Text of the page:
Monday, 11 November 2019


I did not vote in the EU referendum.

I generally don't vote because:
a) I don't understand the issues well enough and
b) most voting issues appear to be a set of different reasons for the same concealed agenda.  So you think you are making a choice but you are actually shoring up the same single power structure of the plutocratic elite whichever way you vote.

I would have voted Remain because I saw the US, the UK, Israel, and France as a cabal of rogue states committed to intensifying their petrodollar imperialism across the Middle East and Africa.  There was a clear desire by some to unshackle the UK from any moderating influence of the larger European Union.

I would not have voted to Leave because the Leave narrative was evidently toxic with emotive manipulation and wild unsubstantiated claims.  It was distasteful and worrying to see the lynch mob tactics whipping the population into a frenzy based on fear of catastrophic consequences.  It was dangerous to hand the political power over to what many, including myself, see as the hard right fascist warmongers and oppressors.

But I was quite poorly on the day and didn't vote.

What I didn't know at the time is that I was living in the highest proportional density of Leave voters in the UK.  There is a tragic irony in this.  Lincolnshire, and Boston in particular, is a peculiar collection of swathes of impoverished Tory voters.  I begin to understand the psychology of this which I call cultural Stockholm Syndrome.  But it doesn't need a name because a lot of people recognise the subservient serfs doffing their cap to the overlord for their own security.  The overlords deliberately engender and maintain a level of ignorance to the point that in times of tension or crisis the population tend to rally round the overlords decrying any dissenters with vigour to defend their 'providers' and 'protectors'.

As the whole volatile story of the various pros and cons of the power structures involved in this EU debacle are unravelling it becomes more confusing and more revealing at the same time.

At the outset my opinion was that if the UK had a decent socialist government I would think that the UK should be outside of any tight and constraining union with the European project.  A kind of respected and respectable independent entity cooperating with the rest of Europe.  If the UK had the same kind of hierarchical, authoritarian, capitalist government that it has had since Thatcher got into power in 1979 then the UK would be better inside the EU simply by way of moderating the rampant cruelty of the Tory ethos.

It has always been clear to me that the EU is neoliberal and that the UK government is neoliberal.  The choice seems to be which arrangement most ameliorates or softens the extremes of neoliberalism.  Although Corbyn had been leader of the Labour Party since September 2015 and the EU referendum was in June 2016 it took me some time to realise that he represented a profound change in the political philosophy of the Labour Party.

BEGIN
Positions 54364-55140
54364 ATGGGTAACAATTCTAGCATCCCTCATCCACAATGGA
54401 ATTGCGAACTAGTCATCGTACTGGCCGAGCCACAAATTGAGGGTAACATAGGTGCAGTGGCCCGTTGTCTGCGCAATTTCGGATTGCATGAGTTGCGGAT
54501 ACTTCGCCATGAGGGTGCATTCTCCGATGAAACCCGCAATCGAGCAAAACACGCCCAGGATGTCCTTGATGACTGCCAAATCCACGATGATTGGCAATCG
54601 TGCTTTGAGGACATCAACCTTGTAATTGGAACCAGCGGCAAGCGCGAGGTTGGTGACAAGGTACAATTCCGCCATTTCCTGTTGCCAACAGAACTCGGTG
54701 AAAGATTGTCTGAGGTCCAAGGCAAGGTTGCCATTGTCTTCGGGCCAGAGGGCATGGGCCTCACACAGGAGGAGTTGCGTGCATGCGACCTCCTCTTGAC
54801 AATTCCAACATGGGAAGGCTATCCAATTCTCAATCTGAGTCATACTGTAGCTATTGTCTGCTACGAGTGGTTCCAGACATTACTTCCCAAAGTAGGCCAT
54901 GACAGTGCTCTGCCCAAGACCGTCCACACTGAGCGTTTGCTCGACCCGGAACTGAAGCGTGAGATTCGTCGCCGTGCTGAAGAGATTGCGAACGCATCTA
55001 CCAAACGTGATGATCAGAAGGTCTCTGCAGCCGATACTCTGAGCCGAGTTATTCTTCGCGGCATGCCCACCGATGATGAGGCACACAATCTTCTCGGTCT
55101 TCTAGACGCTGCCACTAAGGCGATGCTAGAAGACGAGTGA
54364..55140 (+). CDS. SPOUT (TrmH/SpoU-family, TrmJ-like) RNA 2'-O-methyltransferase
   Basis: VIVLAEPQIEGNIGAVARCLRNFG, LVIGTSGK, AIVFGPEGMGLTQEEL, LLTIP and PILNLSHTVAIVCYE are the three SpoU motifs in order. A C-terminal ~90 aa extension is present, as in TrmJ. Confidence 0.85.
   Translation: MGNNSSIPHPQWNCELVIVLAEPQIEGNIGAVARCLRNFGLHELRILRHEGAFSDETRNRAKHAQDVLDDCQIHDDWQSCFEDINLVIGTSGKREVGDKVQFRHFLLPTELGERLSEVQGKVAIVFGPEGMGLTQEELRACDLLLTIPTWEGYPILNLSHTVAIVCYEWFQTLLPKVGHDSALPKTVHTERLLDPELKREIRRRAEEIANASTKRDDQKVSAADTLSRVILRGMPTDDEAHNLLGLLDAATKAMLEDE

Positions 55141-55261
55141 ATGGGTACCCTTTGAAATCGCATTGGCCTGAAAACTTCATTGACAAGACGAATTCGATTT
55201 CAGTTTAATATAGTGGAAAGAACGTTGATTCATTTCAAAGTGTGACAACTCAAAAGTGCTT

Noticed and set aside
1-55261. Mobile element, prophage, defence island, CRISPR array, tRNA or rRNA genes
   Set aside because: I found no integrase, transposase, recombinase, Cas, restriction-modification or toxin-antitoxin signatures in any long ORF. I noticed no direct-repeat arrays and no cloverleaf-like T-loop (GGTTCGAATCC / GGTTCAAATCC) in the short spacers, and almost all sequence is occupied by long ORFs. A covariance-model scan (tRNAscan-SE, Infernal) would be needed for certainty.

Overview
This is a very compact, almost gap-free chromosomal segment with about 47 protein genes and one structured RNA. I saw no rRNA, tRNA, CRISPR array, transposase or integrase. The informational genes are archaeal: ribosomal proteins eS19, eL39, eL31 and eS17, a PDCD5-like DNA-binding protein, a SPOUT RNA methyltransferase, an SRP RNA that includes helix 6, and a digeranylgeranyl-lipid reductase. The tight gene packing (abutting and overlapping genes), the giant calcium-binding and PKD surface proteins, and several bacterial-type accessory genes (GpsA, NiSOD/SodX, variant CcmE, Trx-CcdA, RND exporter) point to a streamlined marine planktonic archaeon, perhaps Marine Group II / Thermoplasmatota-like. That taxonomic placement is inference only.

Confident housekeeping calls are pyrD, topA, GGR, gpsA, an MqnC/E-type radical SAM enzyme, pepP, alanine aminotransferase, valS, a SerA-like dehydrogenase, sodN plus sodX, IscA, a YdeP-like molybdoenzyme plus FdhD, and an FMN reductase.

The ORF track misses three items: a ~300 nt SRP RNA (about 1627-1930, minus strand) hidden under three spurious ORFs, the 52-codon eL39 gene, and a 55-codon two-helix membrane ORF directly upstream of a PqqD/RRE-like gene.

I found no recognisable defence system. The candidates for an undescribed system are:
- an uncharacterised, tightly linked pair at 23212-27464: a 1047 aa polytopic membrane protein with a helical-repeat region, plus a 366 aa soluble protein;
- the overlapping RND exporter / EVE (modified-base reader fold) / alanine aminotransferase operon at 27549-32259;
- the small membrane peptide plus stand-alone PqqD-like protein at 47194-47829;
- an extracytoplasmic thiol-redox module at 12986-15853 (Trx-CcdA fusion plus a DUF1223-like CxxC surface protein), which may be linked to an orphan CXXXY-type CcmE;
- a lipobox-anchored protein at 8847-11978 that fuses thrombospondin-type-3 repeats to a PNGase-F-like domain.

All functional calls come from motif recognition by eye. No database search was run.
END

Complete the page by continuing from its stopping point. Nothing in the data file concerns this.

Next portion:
No one is likely to significantly advance their understanding of the political complexity and machinations that are currently afoot before the 12 December General Election.  The landscape and emotions will be flooded with a kaleidoscopic dizzying array of sound bites to amaze and bewilder the population in true consumer culture advertising style.

Perhaps the General Election date should have been set for 25 December to heighten the profound contradictions and dangers we all face.  Christmas has been turned into a disorientating hedonistic materialist extravaganza and a veritable orgy of consumer delight and drunkenness.  All on the back of a profound story about the birth of an innocent baby human in a corrupt world setting out on a story with a tragic end brought about by greed, prejudice, ignorance, fear, and bigotry.

The NHS is a good example of the problems we are facing in the UK.  The NHS is central to the election.  It is both an important issue and a revealing one.  The health and wellbeing of the UK is the issue.  Back in 1980 Oliver Letwin wrote a book entitled "A Study of International Privatization in Theory and Practice".  In 1988 he and John Redwood produced a book entitled "Britain's Biggest Enterprise - ideas for radical reform of the NHS"  Redwood is a significant influence in the theory and agenda to privatise the social services in the UK too.  Someone may help me here by clarifying the stance these two individuals have regarding the EU but it appears to me that Oliver Letwin is leaning towards Remain whilst John Redwood is leaning towards Leave.  It is interesting since either way doesn't seem to matter to their big ideas about corporate control and free market capitalism.